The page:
Questioning the alternatives

BP Alternative Energy’s chief development officer Nick Wayth hosted a live LinkedIn Q&A answering questions on wind, solar, biofuels and more

Renewables are now the fastest-growing energy source in history and BP estimates that they could account for 14% of all energy consumption in 2040 – if not more. In a LinkedIn Q&A session, BP’s Alternative Energy (AE) chief development officer Nick Wayth, answered questions from academics, engineers and members of the public, shedding some light on how AE's role in advancing the energy transition. Here's a summary of what he said:

BP Alternative Energy has a stake in three platforms: bio fuels, power and products

BP has a significant biofuels business in Brazil, where we operate three large scale sugar cane ethanol facilities producing around 776 million litres of ethanol

a year as well as supplying biopower to the grid. In addition our joint venture with DuPont, Butamax, is developing an advanced bioproduct - bio-isobutanol - which can be used both as an advanced biofuel and in biochems. Our Wind Energy business has 14 sites in the US powering homes in surrounding states and we have important partnerships such as Lightsource BP (solar).

The biggest challenge for the team is….

The biggest challenge my team and I face is determining where to focus our efforts. We are basing our choices on seeking the right business models, which create value, are scalable and play to our capabilities and overlaps with the rest of BP.

Biofuels offer one of the best large-scale solutions to reduce emissions from transportation

Along with Wind and Solar, Bioenergy is one of the main sources of renewables. It has a particular role to play in the transport and chemicals sectors where there is a need for liquids that are compatible with existing supply and logistic infrastructure and vehicles. We believe that low carbon sustainable biofuels offer one of the best large-scale solutions to reduce emissions from transportation.

The biggest challenge for the team is….

Wayth says: The biggest challenge my team and I face is determining where to focus our efforts. We are basing our choices on seeking the right business models, which create value, are scalable and play to our capabilities and overlaps with the rest of BP.

The biggest challenge for the team is….

Wayth says: The biggest challenge my team and I face is determining where to focus our efforts. We are basing our choices on seeking the right business models, which create value, are scalable and play to our capabilities and overlaps with the rest of BP.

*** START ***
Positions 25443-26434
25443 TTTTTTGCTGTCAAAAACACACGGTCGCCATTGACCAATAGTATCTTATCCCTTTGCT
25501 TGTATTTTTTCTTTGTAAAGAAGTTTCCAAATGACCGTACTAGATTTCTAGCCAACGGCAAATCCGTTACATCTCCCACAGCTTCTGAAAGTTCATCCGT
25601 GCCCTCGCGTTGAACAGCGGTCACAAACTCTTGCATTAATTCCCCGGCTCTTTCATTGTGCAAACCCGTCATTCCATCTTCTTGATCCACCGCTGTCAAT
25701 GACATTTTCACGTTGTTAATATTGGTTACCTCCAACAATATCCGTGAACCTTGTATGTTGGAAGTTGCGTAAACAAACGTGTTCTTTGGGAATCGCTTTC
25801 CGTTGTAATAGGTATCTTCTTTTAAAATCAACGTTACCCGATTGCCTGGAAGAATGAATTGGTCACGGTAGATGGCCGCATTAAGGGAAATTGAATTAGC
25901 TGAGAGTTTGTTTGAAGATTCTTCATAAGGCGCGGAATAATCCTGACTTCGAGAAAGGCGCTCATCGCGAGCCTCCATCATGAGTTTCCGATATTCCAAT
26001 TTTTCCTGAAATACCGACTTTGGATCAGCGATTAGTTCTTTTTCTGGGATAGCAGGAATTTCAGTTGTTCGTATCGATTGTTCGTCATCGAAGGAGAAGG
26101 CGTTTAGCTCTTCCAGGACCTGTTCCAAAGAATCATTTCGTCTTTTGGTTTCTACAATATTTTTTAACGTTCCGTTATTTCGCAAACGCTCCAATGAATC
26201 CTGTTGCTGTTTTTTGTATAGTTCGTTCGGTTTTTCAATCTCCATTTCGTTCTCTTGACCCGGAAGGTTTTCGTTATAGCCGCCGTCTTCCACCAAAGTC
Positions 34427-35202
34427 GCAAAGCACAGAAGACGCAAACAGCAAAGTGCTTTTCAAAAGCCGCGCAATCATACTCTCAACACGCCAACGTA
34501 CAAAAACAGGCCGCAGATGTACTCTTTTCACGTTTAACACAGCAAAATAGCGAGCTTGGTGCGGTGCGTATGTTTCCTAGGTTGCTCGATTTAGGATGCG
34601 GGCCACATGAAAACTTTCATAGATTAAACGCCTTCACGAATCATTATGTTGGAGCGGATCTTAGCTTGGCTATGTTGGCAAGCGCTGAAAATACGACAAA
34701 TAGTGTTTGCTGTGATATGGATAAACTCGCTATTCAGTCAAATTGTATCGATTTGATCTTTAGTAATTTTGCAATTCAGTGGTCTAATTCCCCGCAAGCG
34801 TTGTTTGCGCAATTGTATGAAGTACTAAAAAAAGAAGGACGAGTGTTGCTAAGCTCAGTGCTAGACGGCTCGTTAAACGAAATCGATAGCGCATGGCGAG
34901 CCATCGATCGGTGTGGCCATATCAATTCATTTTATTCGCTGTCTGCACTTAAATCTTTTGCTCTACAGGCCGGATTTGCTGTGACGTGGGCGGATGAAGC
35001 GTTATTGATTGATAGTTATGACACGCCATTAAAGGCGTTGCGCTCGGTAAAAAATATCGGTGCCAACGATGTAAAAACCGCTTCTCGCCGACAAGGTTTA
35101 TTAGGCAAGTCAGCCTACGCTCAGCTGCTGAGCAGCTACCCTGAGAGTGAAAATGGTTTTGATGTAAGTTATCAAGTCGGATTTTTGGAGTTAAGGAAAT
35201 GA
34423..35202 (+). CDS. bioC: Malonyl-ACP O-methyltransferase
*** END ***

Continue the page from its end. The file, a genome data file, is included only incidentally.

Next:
Advances in materials is key to the success of renewables

If you look at the history of renewables, advances in materials were the key enabler for their success. The first silicon PV cells had ~1% efficiency, while nowadays the PV cells that Lightsource BP uses in its projects typically exceed 20%. Likewise, it was the advances in material that enabled wind turbines to grow in size and efficiency, to become the largest renewable currently.

The biggest challenge for the team is….

Wayth says: The biggest challenge my team and I face is determining where to focus our efforts. We are basing our choices on seeking the right business models, which create value, are scalable and play to our capabilities and overlaps with the rest of BP.

The biggest challenge for the team is….

Wayth says: The biggest challenge my team and I face is determining where to focus our efforts. We are basing our choices on seeking the right business models, which create value, are scalable and play to our capabilities and overlaps with the rest of BP.

And it is also about performance of materials, and through our JV with Onyx InSight we apply advanced sensing and monitoring technologies to improve the efficiency and the operational uptime of wind energy and industrial equipment. Last, it is innovation in material which is unlocking new business opportunities in energy storage. BP Alternative Energy is looking into how to best combine storage with renewables, and we are piloting this with Tesla on our Titan wind site in the US.

As the world continues to electrify, renewables look set to play an ever increasing role both in power and transport

In one scenario in the BP Energy Outlook, renewables like wind and solar account for around half of the increase in power out to 2040, and their share in total power generation increases from 7% today to around 25% by 2040.

Work is underway to assess the potential of using renewables in oil and gas operations

As part of BP's approach to the energy transition we are focused on reducing our operating emissions, improving our products and creating low carbon businesses. Alternative Energy has been working with existing Upstream businesses to evaluate commercial and technical feasibility of integrating renewables into the Upstream operations by adding renewable generation.

BP is looking at ways to integrate renewables with gas

BP's growing natural gas portfolio

Natural gas is the ideal complement to renewables. One reason for that is that natural gas can be a lower carbon, cost-effective back-up to the variability of renewables such as solar and wind. As BP is building our renewable businesses and growing gas in the portfolio, we are working very closely with other parts in our group such as Upstream and Trading to develop new business models which integrate renewables with gas.

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